suggestions for good pages to parse

Choose a website whose page content is retrieved with some sort of query, such as a URL-encoded search query. This will allow your system to programatically tinker with the results you get back, and can be scaled to process lots more data than just a single, static page.

Pages with tables of data are great, since that allows us to loop over trees of page elements and procss their data one at a time

use methods!

When possible, please structure your code in discrete methods that accomplish a single task, returning useful values to the caller. This helps reduce code repetition, allows for modular re-use, and makes the code generally more readable than blobs of lines in a heap.


Special project in file/os tree visualization

live_helpGuiding questions

  • How can we help early computer learners visualize and interact with file trees?
  • What tools are embedded in the OS package that can help us with visualizing file trees

check_circleLearning Objectives

  • Harness critical methods of the os module

bookResources

listLesson sequence

  1. Discuss high level goals of the program and explore sample file trees
  2. Practice traversing the directory structure tree in Python
  3. Design specs for individual components of the project

playlist_add_checkMid-week ToDOs

We want to prepare for our API endeavor next week by doing the following steps:

Please create a program that calls an API of your choosing from the online index of available APIs called ProgrammableWeb.com. Use our sample code on GitHub and from last class to create a program that calls one of these APIs, retrieves a JSON file from the server, and parses that JSON file to produce some kind of output that is useful. Remember, this can be very simple: create an average of some quantitative measurement returned, etc.

Sample code for an API call to donorschoose.org.

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Wednesday, 16-OCT-19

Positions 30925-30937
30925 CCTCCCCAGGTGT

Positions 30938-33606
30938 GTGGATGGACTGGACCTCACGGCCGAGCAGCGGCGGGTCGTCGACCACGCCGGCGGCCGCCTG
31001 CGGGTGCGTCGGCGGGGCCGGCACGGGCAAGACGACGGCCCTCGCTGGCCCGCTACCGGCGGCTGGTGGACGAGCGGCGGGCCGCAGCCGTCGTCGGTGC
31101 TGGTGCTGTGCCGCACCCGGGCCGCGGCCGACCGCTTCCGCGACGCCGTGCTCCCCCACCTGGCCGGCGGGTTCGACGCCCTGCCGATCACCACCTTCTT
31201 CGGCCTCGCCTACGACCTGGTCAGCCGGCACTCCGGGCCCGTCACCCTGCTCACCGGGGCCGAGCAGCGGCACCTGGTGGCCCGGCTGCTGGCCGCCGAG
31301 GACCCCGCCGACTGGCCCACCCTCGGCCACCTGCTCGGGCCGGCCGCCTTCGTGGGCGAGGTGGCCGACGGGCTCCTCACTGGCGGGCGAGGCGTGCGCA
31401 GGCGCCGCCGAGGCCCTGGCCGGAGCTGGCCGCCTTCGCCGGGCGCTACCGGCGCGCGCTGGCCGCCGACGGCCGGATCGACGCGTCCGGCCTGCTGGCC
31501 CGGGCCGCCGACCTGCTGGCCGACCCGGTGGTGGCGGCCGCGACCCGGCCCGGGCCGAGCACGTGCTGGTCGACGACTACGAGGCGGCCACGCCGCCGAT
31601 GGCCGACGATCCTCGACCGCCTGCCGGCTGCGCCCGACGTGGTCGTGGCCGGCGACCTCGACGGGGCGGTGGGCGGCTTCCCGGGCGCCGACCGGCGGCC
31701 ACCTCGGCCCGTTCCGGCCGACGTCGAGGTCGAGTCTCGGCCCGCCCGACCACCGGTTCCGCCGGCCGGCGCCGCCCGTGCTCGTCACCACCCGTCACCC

Application Programming Interfaces

live_helpGuiding questions

  • How can we leverage the power of a remote database system programatically in python?

check_circleLearning Objectives

  • Use the requests library and supporting modules to request information from an API
  • Parse data returned from an API into useful products for our own purposes

bookResources

listLesson sequence

  1. Discuss course plan: project design for course
  2. API Fundamentals: Donors Choose API and sample tweaking according to the specification below
  3. API Design project and worktime

program objective

Use data from an API service to answer one or more compelling inquiry questions of your design

program requirement 1

Engineer a python scrip that uses the requests library to make calls to an API of your choosing. Assemble data that is returned from that API to answer the question or set of questions you designed for this project.

program requirement 2

Once you have data assembled that speaks to your research question, format the results of your API inquiry in a format that is understandable by a non-pythonista and can be posted on our course website and on the walls of our classroom 1136! Graphs, charts, figures, tables, images--all of these are welcome and invited.

playlist_add_checkMid-week ToDOs

Complete your API project and upload it to your github account.

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Wednesday, 23-OCT-2019

Peer teaching design

bookResources

listLesson sequence

  1. API output features: screen shots, comments, etc.
  2. Code comments and code portability
  3. Mini skill planning

playlist_add_checkPeer tutorial subjects

  1. 1: Using modules: (Lutz 2013, 5th ed: Part V chapters 22-24 are all on modules. We want to ingest the highest level concepts here with a short exercise and challenge.
  2. 2: Comprehensions and generators: List, dictionary, etc. (Lutz 2013, 5th ed: chapter 14 with emphasis on pages 441+ for comprehensions. Ch. 20 for comprehensions and generators)
  3. 3: Regexps: (Use python.org's regexp howto and the more detailed module documentation on re)
  4. 4: Object-oriented python: (Lutz 2013, 5th ed: The entire part VI is on classes and OOP--good luck!)
  5. 5: Exceptions: (Lutz 2013, 5th ed: Basics are in ch. 33 with the rest of part VII related to more advanced topics)
  6. 6: Functions and tools: global/nonlocal., lamda, yield, etc. (Lutz 2013, 5th ed: review ch. 16 on function basics; read chapter 19 on advanced functions. Steer clear of yield, since generators will use these.)

sendPeer tutorial specs

mini-project objective

Provide us pythons with 20-30 minute "crash courses" on topics that may not be worthy of an entire evening in python II